15. Note from the Counselor of the Department of State (Sonnenfeldt) to Secretary of State Kissinger1
Attached is a counterdraft from Jackson, et al. plus additional memorandum on interpretations, numbers and other issues.2 These were delivered by Perle late this evening.
I have done comments on this material in the form of a memo from you to the President, should you wish to hand it to him.
As noted in that memo, the drafting changes in the basic letter are not too serious, though they naturally tend to raise the demands upon the Soviet Union some more.
The interpretations, which would be incorporated in a letter of response to which you, in turn, would respond with an acceptance, pose the familiar problems of excessive detail and specificity.
The additional issues involve complex arrangements with other Communist countries, the dubious waiver procedure and the absurd point about not counting emigrants leaving the USSR under agreements with countries other than the U.S.
I think the President should use his current political clout to tell the Senators we have run out the string. The letter is barely tolerable and the interpretations go beyond what can be asked explicitly of the Russians. If we are going to have a compromise, our letter should do it and adequate review language in the legislation will protect everybody’s interests.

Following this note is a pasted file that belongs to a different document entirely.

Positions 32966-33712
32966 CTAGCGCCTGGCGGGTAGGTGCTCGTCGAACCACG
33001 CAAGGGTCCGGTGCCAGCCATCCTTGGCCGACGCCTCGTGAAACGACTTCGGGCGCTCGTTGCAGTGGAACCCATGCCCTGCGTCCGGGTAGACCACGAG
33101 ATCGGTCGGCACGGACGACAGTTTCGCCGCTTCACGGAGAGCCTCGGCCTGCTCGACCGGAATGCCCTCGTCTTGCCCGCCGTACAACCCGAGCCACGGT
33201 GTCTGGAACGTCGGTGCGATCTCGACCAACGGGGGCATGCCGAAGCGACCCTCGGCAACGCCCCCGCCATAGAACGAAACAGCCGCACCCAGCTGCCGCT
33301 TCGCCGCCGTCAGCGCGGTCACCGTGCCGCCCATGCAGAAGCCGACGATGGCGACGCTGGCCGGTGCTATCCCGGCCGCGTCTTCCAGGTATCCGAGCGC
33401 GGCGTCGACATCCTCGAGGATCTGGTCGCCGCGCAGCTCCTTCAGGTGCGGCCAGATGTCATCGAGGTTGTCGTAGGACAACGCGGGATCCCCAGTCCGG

- Source: National Archives, RG 59, Lot File 81D286, Records of the Office of the Counselor, Box 9, Trade Bill, August 1974. Eyes Only. Printed from a copy that bears neither Sonnenfeldt’s initials nor his written signature.↩
- The draft letter from Kissinger to Jackson and the memorandum, both dated August 14, are attached to Sonnenfeldt’s draft, printed below, but not printed. A typed note on each indicates that both were from Senators Jackson, Javits, and Ribicoff.↩
- Eyes Only. The note is unsigned; no evidence has been found to indicate whether or not Kissinger gave it to the President.↩
- Attached but not printed.↩